Resilience is the operational core of State Street’s business. In this series, we talk with State Street Role Models about how they — and their teams — stay resilient, and how they prioritize their mental and physical well-being in times of uncertainty.
TG: As a leader in a demanding role, how do you recharge and stay resilient?
BP: I have a few strategies that work for me. First, I “switch off and switch over”: this means making a conscious effort to be in the moment and not try to do it all at once. Second, I talk about my next break as soon as the last one is done. According to my son, people who always have a holiday on the radar feel more energized at work! And third, I always put the work I do into perspective. A lot of energy can be taken up worrying about the small things. I recommend asking yourself, “Is this a matter of life or death?” It’s a little dramatic, but it certainly stops you in your tracks and helps put things in perspective.
TG: What has guiding your organization through the COVID-19 pandemic taught you about work-life integration?
BP: The pandemic has reinforced the importance of family and friends in helping you cope, and the need for employers to support those connections in their employees’ lives. The pandemic put every company under a spotlight. We had to ask ourselves, how do you support your employees and their loved ones when you need your business to keep operating? The answer, we’ve learned, is that you cannot consider the two in isolation. It is not a matter of either/or. As a result, we transformed the workplace to work-from-home and are having a continuous dialogue with employees on how they are feeling and what they need next. This dialogue and approach needs to be embraced for the future.
TG: What are some small tips that have helped you thrive in areas that are critical to our well-being, like sleep, focus, fuel, and connection?
On sleep: When sleep does not come, stop fighting and grab a book. This allows you some “me time” and usually sends you straight to sleep anyway.
On focus and prioritization: Start your day with a view of your calendar and task list — not your email. We all know, once you open the emails, you lose control of your priorities and time.
On fueling your body with nutrition and movement: Commit to moving daily in any way that you like and at a time that works best for you. It sounds simple, but if you are not honest about these two things, you will not last. If it is walking you love, focus on walking and do not join a gym. If you cannot operate well at 6:00 a.m., don’t try to start an exercise routine by committing to meet friends at 5:45 a.m.
On connecting with others, yourself, or to a larger purpose: Make sure family and friends are given priority. Don’t miss that dinner for a meeting — there are always plenty of meetings, not enough dinners.
TG: Why is it important to champion diversity, equity and inclusion across racial and ethnic identities, genders, sexual orientations, abilities, etc. when building a team?
BP: Diversity is not an option, it is a reality. If we do not champion it we exclude so much of the world, which leads to limited views, limited outcomes, and limited success. Each person is influenced by their background, their preferences, their personality, and their orientation. Inclusion allows an individual to thrive as they feel connected and aligned with a collective purpose. It also empowers them to challenge and accept new views and new perspectives. In turn, the output is optimized and equally diverse for our client base who themselves are not single stream.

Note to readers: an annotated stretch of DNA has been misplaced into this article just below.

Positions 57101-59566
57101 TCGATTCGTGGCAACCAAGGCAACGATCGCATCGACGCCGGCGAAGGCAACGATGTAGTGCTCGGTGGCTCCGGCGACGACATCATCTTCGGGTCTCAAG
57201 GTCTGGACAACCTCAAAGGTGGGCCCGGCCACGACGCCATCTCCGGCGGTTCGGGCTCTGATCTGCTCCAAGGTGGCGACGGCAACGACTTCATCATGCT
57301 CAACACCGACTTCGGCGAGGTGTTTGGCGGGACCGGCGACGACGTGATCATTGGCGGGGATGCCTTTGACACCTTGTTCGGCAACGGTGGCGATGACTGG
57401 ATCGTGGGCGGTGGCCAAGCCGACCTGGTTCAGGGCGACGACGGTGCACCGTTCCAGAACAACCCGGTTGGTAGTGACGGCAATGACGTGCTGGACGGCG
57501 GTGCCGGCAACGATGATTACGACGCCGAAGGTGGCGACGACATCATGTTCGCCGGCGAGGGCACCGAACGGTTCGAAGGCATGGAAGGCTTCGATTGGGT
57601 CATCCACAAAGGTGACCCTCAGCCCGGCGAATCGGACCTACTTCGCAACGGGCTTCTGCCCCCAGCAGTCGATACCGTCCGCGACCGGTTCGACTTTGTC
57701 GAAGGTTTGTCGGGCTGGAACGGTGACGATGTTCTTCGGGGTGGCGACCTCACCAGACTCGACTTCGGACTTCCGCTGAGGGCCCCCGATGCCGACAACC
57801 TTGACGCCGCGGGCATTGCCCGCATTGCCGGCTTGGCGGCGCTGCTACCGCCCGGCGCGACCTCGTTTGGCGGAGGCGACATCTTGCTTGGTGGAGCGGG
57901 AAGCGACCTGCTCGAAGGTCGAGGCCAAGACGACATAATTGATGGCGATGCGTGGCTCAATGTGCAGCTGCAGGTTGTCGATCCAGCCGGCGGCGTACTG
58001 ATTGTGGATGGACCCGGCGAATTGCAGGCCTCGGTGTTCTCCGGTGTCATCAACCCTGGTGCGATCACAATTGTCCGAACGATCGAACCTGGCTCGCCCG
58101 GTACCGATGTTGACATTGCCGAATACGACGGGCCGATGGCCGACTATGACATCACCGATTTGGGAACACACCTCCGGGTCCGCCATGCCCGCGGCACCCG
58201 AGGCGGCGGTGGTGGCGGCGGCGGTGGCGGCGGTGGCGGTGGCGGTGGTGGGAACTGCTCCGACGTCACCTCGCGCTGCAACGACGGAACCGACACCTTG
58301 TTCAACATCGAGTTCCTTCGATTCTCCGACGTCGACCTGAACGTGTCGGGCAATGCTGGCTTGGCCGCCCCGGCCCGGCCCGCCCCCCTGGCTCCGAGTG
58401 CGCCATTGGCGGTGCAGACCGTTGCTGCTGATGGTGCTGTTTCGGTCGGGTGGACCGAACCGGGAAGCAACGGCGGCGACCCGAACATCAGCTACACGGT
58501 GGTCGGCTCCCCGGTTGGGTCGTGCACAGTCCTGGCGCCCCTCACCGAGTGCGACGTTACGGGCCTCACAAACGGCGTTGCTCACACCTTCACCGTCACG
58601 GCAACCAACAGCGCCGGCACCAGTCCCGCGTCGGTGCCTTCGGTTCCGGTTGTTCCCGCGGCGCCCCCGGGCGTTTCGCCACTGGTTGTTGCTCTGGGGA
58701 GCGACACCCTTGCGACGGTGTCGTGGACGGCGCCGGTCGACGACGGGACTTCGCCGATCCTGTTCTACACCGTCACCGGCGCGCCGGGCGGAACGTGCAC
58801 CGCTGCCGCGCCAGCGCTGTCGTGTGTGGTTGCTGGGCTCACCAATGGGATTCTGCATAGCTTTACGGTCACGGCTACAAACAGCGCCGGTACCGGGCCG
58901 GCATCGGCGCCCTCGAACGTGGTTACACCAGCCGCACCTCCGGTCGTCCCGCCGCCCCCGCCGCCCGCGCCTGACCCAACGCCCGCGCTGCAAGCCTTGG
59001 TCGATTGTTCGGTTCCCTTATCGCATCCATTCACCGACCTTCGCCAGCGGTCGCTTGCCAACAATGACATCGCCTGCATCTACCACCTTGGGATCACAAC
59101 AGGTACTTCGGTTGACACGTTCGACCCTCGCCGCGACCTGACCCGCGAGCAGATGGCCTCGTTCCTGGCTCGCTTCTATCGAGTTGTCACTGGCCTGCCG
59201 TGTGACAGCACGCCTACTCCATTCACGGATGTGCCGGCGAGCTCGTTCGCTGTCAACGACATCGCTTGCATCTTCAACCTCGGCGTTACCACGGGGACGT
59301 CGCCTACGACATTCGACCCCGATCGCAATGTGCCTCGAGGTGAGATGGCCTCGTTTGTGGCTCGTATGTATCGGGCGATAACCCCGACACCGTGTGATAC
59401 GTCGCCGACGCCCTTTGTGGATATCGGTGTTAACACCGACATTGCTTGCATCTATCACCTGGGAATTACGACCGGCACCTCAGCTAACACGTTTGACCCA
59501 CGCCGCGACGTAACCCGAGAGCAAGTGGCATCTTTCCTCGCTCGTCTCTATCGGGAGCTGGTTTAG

TG: Share an example of how the diversity of your team impacted an important business outcome or goal.
BP: I have a team that spans five countries. We are an organization that goes through constant change, the most recent being the proposed merger of teams. People react differently to this uncertainty based not only on their personality but also on their cultural background. Bringing my team together to discuss how this change may or may not impact us has allowed those with concern to get more comfort as they listen to those who see opportunity. A diversity of thought, stemming from a diversity of background, has facilitated that positive outcome.
TG: Do you think empathy is an important trait in business? Why or why not?
BP: Empathy brings depth of understanding to a situation and allows for an enhanced response. Business is run by people for people. Results are delivered when our employees are engaged and our clients are satisfied. To achieve both, you need to understand, relate to, and address the person’s needs — you need to empathize.
TG: What’s the value of personal self-reflection and accurate self-assessment when it comes to business success? How do you encourage it within the people you work with?
BP: Having managed, mentored, sponsored, and simply connected with so many people across my career, people always ask me how they can get ahead in their career . My response is always to challenge them to explain where they are at, what their strengths are, and how others perceive them. It is interesting how many people have difficulty answering one or more of these questions. Understanding yourself better — seeing where there are opportunities for improvement and understanding the view of others (remember, perception is reality!) — can open up so many doors, not just professionally but also within your personal life. It lets you take hold of your life, your career, and facilitates continuous improvement leading to a better personal outcome.